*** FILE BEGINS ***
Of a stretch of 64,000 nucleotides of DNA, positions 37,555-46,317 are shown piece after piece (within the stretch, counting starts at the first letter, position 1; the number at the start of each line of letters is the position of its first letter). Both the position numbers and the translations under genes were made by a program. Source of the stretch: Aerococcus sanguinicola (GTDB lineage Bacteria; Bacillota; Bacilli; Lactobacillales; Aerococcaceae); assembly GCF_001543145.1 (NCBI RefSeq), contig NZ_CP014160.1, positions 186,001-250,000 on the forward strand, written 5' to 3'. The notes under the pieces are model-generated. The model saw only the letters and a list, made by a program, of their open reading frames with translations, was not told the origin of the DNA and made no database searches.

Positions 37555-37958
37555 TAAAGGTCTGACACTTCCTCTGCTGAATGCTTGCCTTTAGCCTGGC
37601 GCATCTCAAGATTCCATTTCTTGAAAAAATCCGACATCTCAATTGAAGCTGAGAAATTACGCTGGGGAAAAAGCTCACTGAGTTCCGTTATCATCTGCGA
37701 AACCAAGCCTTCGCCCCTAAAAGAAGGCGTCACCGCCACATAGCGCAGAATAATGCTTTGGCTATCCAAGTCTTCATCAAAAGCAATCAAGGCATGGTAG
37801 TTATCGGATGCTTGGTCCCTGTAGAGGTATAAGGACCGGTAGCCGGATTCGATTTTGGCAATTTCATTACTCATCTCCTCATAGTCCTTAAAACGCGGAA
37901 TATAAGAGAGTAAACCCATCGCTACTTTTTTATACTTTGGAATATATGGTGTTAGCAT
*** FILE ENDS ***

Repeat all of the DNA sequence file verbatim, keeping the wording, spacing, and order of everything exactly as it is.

Of a stretch of 64,000 nucleotides of DNA, positions 37,555-46,317 are shown piece after piece (within the stretch, counting starts at the first letter, position 1; the number at the start of each line of letters is the position of its first letter). Both the position numbers and the translations under genes were made by a program. Source of the stretch: Aerococcus sanguinicola (GTDB lineage Bacteria; Bacillota; Bacilli; Lactobacillales; Aerococcaceae); assembly GCF_001543145.1 (NCBI RefSeq), contig NZ_CP014160.1, positions 186,001-250,000 on the forward strand, written 5' to 3'. The notes under the pieces are model-generated. The model saw only the letters and a list, made by a program, of their open reading frames with translations, was not told the origin of the DNA and made no database searches.

Positions 37555-37958
37555 TAAAGGTCTGACACTTCCTCTGCTGAATGCTTGCCTTTAGCCTGGC
37601 GCATCTCAAGATTCCATTTCTTGAAAAAATCCGACATCTCAATTGAAGCTGAGAAATTACGCTGGGGAAAAAGCTCACTGAGTTCCGTTATCATCTGCGA
37701 AACCAAGCCTTCGCCCCTAAAAGAAGGCGTCACCGCCACATAGCGCAGAATAATGCTTTGGCTATCCAAGTCTTCATCAAAAGCAATCAAGGCATGGTAG
37801 TTATCGGATGCTTGGTCCCTGTAGAGGTATAAGGACCGGTAGCCGGATTCGATTTTGGCAATTTCATTACTCATCTCCTCATAGTCCTTAAAACGCGGAA
37901 TATAAGAGAGTAAACCCATCGCTACTTTTTTATACTTTGGAATATATGGTGTTAGCAT